Spay & Neuter

Overview and Pricing

Check-in for scheduled surgery is 8:00am.

Cats and dogs can be “fixed” as early as 2 months if they weigh at least 2 pounds.

All cats must be in a carrier and all dogs must be on a leash for the safety of everyone. We do NOT recommend soft carriers for the safety of your furry family member.

If you arrive late a fee will be charged if we are able to work your animal back into our schedule. Timing matters in order to get patients home the same day. We appreciate your understanding.

Dog surgery (under 100 pounds only) – $95

Cat surgery – $60

Feral Cat Package (live trap required) – $60

Please note:  Proof of rabies vaccination is required based on Indiana state law. Current paper rabies vaccination certificate is required (a tag is not sufficient). If not presented at time of check-in we must give the Rabies vaccine, and an additional fee will be charged.

Health Needs – Occasionally, there may be additional charges depending on each patient’s individual needs and circumstances. Please understand that we will automatically do what is medically necessary to keep each individual healthy and safe during surgery. Common examples include repairing open hernias, inguinal hernia repair, cryptorchid/undescended testicle retrieval, flea treatment and subcutaneous fluids.

Pets Alive services are open to all members of our community. Supporters and friends make our affordable prices possible!

**Appointments scheduled here are for the Bloomington location only**

To schedule at our new satellite location in Linton, IN please go to

Important instructions when scheduling online

  1. Request your appointment. Complete all of the questions; it is very important that we have both your and your pet’s correct information. Next, select all of the service you would like your pet to have during the visit. We can add services at arrival but it is important to have the majority of the services be in the initial appointment request. We must have an email address to email your forms to you to sign once your appointment is approved.
  2. We will review the request to schedule. If we have questions we will call before confirming the appointment.
  3. Once we approve the appointment you will receive an email confirmation and the appropriate form (SN Consent for surgery or Wellness Form for vaccine clinic) will be in the email as a link to open and complete.
  4. Complete the forms in their entirety. We must have all questions that have blue answer boxes completed before you send the form back to the clinic.
  5. A deposit is required to hold your appointment(s). If you need to cancel/reschedule your appointment and fail to call ahead of time, your deposit will NOT be returned.

Still have questions?  Call us for guidance at 812-349-1349.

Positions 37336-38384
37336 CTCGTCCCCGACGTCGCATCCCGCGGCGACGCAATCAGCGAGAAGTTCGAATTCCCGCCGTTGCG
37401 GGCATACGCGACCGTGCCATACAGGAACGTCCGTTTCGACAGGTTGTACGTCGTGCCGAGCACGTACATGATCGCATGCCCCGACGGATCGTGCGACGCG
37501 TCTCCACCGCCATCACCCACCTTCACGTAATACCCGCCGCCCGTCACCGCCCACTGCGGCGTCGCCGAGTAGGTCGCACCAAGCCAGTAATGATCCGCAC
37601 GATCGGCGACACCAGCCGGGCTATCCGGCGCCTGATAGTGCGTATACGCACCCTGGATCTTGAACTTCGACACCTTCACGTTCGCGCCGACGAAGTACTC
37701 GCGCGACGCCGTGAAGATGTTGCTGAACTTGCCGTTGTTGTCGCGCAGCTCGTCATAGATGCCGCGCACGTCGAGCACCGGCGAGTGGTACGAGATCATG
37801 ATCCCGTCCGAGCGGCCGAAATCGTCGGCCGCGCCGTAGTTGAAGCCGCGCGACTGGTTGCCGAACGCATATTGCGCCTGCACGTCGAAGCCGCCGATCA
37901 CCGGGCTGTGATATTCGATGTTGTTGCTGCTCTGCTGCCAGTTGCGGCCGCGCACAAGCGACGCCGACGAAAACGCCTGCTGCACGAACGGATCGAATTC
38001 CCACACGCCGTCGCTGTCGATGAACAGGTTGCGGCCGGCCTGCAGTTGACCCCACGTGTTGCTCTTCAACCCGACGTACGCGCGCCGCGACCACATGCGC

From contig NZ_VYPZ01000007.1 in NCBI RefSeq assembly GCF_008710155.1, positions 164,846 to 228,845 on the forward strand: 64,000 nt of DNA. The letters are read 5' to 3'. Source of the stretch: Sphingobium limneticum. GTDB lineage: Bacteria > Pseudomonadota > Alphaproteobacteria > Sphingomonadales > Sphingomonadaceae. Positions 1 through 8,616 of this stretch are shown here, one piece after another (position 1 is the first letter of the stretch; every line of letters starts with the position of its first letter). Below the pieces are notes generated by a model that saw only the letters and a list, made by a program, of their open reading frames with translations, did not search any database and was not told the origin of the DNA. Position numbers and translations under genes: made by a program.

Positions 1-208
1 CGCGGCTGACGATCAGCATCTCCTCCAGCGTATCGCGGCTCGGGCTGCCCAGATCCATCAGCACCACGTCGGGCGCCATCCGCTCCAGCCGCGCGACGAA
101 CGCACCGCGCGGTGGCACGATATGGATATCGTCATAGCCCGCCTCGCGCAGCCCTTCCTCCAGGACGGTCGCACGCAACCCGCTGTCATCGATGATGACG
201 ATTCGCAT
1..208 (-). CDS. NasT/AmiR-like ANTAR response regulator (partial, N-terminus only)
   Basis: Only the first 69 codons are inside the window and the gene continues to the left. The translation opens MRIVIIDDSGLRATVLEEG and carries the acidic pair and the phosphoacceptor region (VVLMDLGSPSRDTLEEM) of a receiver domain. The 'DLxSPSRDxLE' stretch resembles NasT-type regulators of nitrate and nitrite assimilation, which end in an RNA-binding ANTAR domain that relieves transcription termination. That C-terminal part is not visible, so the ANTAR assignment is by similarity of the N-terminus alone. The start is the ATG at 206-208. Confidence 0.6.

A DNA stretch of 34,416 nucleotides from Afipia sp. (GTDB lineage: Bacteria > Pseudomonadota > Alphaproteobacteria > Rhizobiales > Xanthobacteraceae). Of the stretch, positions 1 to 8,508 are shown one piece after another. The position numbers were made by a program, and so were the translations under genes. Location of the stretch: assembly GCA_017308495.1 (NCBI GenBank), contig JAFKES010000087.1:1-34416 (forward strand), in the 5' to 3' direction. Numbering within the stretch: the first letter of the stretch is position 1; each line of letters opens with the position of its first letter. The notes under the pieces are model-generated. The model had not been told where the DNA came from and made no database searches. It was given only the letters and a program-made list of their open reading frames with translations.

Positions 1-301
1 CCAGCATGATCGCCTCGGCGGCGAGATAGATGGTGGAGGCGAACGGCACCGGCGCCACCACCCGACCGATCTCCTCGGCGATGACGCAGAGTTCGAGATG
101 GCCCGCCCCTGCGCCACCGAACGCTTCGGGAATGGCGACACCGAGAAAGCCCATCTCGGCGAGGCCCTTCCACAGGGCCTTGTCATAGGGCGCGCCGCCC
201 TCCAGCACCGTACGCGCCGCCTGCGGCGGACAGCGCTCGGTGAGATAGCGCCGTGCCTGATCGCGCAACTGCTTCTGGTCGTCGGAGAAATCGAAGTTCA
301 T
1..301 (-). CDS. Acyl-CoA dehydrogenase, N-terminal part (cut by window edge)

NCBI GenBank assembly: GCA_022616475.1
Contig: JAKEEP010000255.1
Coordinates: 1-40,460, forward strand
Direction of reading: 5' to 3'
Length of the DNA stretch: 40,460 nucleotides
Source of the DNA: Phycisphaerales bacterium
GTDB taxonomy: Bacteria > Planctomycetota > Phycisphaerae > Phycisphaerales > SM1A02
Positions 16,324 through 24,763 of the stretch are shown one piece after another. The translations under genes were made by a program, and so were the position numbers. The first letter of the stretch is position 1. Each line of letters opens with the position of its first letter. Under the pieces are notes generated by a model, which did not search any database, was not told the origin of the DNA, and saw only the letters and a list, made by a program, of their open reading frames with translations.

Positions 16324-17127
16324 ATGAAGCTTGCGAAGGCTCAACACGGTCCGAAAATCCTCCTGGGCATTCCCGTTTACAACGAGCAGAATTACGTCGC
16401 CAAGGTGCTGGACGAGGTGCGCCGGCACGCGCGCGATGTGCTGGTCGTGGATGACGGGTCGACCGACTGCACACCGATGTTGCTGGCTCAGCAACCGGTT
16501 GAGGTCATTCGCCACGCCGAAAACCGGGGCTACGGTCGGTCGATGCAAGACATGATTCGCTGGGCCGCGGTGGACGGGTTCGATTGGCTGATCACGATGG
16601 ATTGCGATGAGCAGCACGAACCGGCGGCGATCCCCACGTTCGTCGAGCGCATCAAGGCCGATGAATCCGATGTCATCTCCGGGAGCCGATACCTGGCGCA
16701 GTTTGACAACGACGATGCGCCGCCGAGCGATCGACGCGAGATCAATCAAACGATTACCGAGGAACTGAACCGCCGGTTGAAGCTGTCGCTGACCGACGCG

It's Good for the Community

Spay/neuter saves lives
The impact of Pets Alive in our community is unmatched. Every surgery we perform combats pet overpopulation, preventing multiple unwanted animal births and significantly reducing the burden on local shelters and taxpayers.

It's Good for the Pet

Spay/neuter means longer, healthier lives
Spaying a female (removing the ovaries and uterus) or neutering a male (removing the testicles) are veterinary procedures with the same general anesthesia used in human medicine. Both surgeries usually require minimal hospitalization. Neutering a male cat or dog early can prevent testicular cancer, prostate disease, and hernias. Spaying a female cat or dog helps prevent pyometra (infected uterus) and breast cancer; having this done before the first heat offers the best protection from these diseases. Treatment of pyometra requires hospitalization, intravenous (IV) fluids, antibiotics, and spaying. Breast cancer can be fatal in about 50% of female dogs and 90% percent of female cats. The more times a female goes into heat, the higher her chances are of breast cancer. Ideally, cats and dogs should be spayed before entering their first heat cycle.

It's Good for the Home

Spay/neuter means calmer, better behaved lives
Neutered male cats and dogs focus their attention on their human families. Un-neutered males roam in search of a mate, risking injury in traffic and in fights. They mark territory by spraying strong-smelling urine on surfaces. Indoors, male dogs may embarrass you by mounting furniture and human legs. A neutered dog protects his home and family just as well as an un-neutered dog, and many aggression problems can be avoided by early neutering.

While female cycles vary greatly, most cats exhibit several unpleasant signs when in heat. For 4-5 days every three weeks, they yowl and urinate frequently, sometimes all over the house, advertising for mates. They often attract un-neutered males who will spray urine around the female’s home. Female dogs also attract males from great distances and have a bloody discharge for about a week. Female dogs often show changes in their behavior due to a shift in hormone balance. She may also urinate more often than she normally does.